In order to GFCI protect these multiwire circuits, you will need to have a GFCI receptacle at each outlet. You will bring the 3 wires into the first box and pigtail the neutral. A white pigtail and black supply conductor will go to the line terminals of the first GFCI. A 2-wire cable will go to the second receptacle. The white will connect to both the white pigtail and white supply conductor while the black will connect to the red supply conductor. In this way the neutral is no longer shared and the two GFCIs will work. Connect the black and white to the line terminals of the second GFCI.

For the second multiwire circuit you will just repeat the same steps.

Remember that you could also use expensive 2-pole GFCI breakers instead of using a GFCI receptacle at both outlets.

Also, you must use either UF (Canadian NMWU) cable or run in conduit to these receptacles. Don't even think about jury rigging extension cords!

Also, I am assuming that your 4 cars are NOT in a detached structure (garage) and are parked along your driveway. If it is a detached garage, you can't run 2 multiwire circuits. You would need to put a sub-panel in the garage and power it with a feeder.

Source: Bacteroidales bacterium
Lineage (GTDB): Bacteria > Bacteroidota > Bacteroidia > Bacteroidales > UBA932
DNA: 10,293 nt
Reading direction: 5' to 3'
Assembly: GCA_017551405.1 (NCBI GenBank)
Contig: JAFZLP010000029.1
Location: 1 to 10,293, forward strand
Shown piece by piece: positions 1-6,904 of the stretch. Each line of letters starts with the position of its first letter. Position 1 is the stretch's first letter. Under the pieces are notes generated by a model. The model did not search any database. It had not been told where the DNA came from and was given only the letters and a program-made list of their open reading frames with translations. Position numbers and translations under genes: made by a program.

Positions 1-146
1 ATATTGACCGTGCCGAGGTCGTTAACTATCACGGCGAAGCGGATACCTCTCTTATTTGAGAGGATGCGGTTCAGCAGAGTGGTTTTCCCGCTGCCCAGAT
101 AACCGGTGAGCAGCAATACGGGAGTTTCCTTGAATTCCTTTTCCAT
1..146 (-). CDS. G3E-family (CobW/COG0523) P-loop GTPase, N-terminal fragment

Homer

Unregistered
October 10th, 2004, 11:13 AM
I am planning an outlet for a block heater as well . I put a GFCI inside the house wired with 12 gauge wire to a 20 amp breaker. A GFCI will flow through 20 amps according to the instructions. I have a 20 amp rated switch and a 20 amp rated plug outside. Any problems with this ?

Homer
October 10th, 2004, 11:41 AM
I am planning an outlet for a block heater as well . I put a GFCI inside the house wired with 12 gauge wire to a 20 amp breaker. A GFCI will flow through 20 amps according to the instructions. I have a 20 amp rated switch and a 20 amp rated plug outside. Any problems with this ?If you were under the jurisdiction of the NEC then I would say that you are OK.

However, under Canadian code you have just described two code violations.

1) You cannot share outlets inside the dwelling with outlets outside the dwelling.

2) A 15A GFCI receptacle with 20A 'flow through' cannot be placed on a 20A circuit in Canada. You must use a T-slot, 20A GFCI receptacle.

So, in order to comply with 1) and 2), you will need to;

1) Use a 20A GFCI breaker in your panel and remove the indoor receptacle from the circuit.

OR

2) Replace that 15A GFCI receptacle (with 20A 'flow through') with a 'blank face' GFCI receptacle rated at 20A.

http://www.levitonhelpdesk.com/catalog/productimages/device8590.jpg Blank Face GFCI Receptacle

OR

3) Remove that 15A GFCI receptacle from the circuit and place a T-slot, 20A GFCI receptacle outside.

Homer

Unregistered
October 10th, 2004, 04:14 PM
Homer,

Well your advice certainly don't make me happy . The outlet in question can be changed as you have recommended. But I have another outdoor plug .shared with an indoor plug . What's the deal with that ?